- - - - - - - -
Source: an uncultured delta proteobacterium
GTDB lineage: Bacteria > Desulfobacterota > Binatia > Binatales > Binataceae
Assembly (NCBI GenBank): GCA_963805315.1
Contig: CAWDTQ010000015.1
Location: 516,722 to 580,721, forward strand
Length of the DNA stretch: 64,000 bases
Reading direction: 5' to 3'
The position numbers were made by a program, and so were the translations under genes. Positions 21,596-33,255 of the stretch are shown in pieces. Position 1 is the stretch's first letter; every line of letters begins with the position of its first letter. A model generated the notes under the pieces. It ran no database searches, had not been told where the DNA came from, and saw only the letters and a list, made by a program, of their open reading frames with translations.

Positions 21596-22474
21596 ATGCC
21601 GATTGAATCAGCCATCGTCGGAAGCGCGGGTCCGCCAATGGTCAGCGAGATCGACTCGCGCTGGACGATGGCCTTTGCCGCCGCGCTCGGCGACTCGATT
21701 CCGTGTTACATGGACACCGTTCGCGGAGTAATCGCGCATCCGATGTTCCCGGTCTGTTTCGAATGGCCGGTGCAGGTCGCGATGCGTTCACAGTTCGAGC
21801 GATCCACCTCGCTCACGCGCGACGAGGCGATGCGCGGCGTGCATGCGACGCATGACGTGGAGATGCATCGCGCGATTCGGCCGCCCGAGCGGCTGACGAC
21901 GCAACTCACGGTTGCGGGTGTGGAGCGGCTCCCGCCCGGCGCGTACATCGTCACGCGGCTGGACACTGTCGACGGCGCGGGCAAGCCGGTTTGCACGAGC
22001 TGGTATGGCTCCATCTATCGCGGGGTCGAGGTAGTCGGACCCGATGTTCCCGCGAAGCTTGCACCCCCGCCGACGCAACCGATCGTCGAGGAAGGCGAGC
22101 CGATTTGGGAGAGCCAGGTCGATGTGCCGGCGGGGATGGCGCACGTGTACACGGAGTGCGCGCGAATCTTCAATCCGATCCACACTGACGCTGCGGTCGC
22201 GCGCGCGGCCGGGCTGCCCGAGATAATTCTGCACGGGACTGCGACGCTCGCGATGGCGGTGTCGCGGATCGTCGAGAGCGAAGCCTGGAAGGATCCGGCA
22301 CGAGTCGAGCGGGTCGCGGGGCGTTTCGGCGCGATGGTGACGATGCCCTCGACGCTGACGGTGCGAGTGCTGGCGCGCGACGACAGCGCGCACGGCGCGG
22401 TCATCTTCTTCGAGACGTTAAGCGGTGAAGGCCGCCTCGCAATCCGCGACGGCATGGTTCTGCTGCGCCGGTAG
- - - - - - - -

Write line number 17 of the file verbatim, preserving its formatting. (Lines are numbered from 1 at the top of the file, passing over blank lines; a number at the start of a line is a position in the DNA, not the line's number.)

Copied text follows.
22201 GCGCGCGGCCGGGCTGCCCGAGATAATTCTGCACGGGACTGCGACGCTCGCGATGGCGGTGTCGCGGATCGTCGAGAGCGAAGCCTGGAAGGATCCGGCA